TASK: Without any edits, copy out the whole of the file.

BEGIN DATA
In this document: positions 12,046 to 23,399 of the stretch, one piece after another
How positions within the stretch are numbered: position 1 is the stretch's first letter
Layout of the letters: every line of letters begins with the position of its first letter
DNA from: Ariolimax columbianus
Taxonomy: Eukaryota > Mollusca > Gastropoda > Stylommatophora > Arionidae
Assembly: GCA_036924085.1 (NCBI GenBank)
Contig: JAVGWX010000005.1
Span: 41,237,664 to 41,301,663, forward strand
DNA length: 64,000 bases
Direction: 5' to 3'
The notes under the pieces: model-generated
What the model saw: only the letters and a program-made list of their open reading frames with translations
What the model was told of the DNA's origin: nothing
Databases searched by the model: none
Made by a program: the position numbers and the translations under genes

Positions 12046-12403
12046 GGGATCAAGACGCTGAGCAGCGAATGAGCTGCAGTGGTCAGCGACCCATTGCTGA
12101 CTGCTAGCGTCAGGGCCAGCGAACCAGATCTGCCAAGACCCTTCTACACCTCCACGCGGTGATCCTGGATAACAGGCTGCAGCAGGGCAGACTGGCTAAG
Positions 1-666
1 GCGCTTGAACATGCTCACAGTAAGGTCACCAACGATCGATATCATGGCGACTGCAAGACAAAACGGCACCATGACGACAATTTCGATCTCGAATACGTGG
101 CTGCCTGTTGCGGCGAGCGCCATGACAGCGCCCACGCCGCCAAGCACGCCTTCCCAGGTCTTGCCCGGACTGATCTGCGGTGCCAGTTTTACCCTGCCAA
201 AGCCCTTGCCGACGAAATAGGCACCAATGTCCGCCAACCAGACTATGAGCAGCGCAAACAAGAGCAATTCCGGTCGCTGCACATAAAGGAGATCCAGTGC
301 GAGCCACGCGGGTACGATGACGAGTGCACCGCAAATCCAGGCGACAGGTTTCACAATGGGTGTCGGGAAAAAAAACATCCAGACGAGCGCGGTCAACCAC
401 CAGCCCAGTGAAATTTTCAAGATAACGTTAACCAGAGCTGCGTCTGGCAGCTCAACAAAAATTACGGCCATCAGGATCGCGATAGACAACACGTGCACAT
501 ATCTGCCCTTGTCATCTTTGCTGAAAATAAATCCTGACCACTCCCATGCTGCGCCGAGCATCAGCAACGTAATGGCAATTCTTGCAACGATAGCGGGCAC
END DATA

In this document: positions 12,046 to 23,399 of the stretch, one piece after another
How positions within the stretch are numbered: position 1 is the stretch's first letter
Layout of the letters: every line of letters begins with the position of its first letter
DNA from: Ariolimax columbianus
Taxonomy: Eukaryota > Mollusca > Gastropoda > Stylommatophora > Arionidae
Assembly: GCA_036924085.1 (NCBI GenBank)
Contig: JAVGWX010000005.1
Span: 41,237,664 to 41,301,663, forward strand
DNA length: 64,000 bases
Direction: 5' to 3'
The notes under the pieces: model-generated
What the model saw: only the letters and a program-made list of their open reading frames with translations
What the model was told of the DNA's origin: nothing
Databases searched by the model: none
Made by a program: the position numbers and the translations under genes

Positions 12046-12403
12046 GGGATCAAGACGCTGAGCAGCGAATGAGCTGCAGTGGTCAGCGACCCATTGCTGA
12101 CTGCTAGCGTCAGGGCCAGCGAACCAGATCTGCCAAGACCCTTCTACACCTCCACGCGGTGATCCTGGATAACAGGCTGCAGCAGGGCAGACTGGCTAAG
Positions 1-666
1 GCGCTTGAACATGCTCACAGTAAGGTCACCAACGATCGATATCATGGCGACTGCAAGACAAAACGGCACCATGACGACAATTTCGATCTCGAATACGTGG
101 CTGCCTGTTGCGGCGAGCGCCATGACAGCGCCCACGCCGCCAAGCACGCCTTCCCAGGTCTTGCCCGGACTGATCTGCGGTGCCAGTTTTACCCTGCCAA
201 AGCCCTTGCCGACGAAATAGGCACCAATGTCCGCCAACCAGACTATGAGCAGCGCAAACAAGAGCAATTCCGGTCGCTGCACATAAAGGAGATCCAGTGC
301 GAGCCACGCGGGTACGATGACGAGTGCACCGCAAATCCAGGCGACAGGTTTCACAATGGGTGTCGGGAAAAAAAACATCCAGACGAGCGCGGTCAACCAC
401 CAGCCCAGTGAAATTTTCAAGATAACGTTAACCAGAGCTGCGTCTGGCAGCTCAACAAAAATTACGGCCATCAGGATCGCGATAGACAACACGTGCACAT
501 ATCTGCCCTTGTCATCTTTGCTGAAAATAAATCCTGACCACTCCCATGCTGCGCCGAGCATCAGCAACGTAATGGCAATTCTTGCAACGATAGCGGGCAC